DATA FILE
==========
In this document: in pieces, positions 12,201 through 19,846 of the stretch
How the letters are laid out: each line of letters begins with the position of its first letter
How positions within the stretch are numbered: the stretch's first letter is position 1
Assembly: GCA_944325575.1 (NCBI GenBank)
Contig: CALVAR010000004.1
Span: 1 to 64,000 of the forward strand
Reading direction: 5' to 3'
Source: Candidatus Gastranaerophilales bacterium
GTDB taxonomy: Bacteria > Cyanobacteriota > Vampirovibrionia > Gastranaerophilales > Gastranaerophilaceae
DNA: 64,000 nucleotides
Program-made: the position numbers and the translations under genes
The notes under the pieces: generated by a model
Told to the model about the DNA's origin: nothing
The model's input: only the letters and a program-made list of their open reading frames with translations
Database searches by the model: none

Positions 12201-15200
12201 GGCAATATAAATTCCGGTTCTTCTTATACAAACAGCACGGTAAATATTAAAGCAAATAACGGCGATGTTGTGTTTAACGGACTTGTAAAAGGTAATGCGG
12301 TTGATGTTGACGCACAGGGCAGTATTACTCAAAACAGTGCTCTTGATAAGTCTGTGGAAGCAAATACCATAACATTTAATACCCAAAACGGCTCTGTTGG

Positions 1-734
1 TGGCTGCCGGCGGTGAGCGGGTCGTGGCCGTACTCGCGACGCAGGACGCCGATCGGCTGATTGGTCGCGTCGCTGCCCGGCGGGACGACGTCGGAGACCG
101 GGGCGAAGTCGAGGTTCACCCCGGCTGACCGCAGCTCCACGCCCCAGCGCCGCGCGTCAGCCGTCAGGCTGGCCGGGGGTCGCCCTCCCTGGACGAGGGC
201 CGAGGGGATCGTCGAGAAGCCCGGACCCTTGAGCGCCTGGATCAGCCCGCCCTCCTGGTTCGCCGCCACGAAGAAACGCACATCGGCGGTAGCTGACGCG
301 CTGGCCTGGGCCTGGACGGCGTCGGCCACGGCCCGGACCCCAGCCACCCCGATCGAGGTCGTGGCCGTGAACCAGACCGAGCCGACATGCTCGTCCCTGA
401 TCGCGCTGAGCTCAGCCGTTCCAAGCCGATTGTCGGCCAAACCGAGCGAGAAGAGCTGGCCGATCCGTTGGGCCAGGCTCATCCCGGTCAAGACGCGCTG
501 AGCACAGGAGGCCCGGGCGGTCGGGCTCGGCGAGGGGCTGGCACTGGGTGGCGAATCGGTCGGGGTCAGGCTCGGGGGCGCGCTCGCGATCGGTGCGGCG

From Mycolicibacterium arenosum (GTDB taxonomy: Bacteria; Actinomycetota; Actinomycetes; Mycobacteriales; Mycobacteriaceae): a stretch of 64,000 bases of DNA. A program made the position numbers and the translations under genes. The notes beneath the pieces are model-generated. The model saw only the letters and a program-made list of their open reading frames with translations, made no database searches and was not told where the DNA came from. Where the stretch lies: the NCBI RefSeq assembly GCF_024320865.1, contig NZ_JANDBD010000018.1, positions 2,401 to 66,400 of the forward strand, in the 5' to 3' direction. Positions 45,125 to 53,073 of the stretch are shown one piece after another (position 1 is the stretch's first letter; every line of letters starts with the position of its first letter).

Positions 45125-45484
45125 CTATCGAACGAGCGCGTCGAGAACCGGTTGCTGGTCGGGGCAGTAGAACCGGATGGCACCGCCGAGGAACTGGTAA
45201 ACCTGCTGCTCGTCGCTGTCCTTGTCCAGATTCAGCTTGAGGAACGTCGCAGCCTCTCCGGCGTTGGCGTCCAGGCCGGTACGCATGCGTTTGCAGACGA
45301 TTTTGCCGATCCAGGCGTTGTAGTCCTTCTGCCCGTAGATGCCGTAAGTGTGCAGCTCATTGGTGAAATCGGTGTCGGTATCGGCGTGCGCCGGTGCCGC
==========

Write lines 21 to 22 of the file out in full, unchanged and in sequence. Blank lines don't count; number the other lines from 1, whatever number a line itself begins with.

101 GGGCGAAGTCGAGGTTCACCCCGGCTGACCGCAGCTCCACGCCCCAGCGCCGCGCGTCAGCCGTCAGGCTGGCCGGGGGTCGCCCTCCCTGGACGAGGGC
201 CGAGGGGATCGTCGAGAAGCCCGGACCCTTGAGCGCCTGGATCAGCCCGCCCTCCTGGTTCGCCGCCACGAAGAAACGCACATCGGCGGTAGCTGACGCG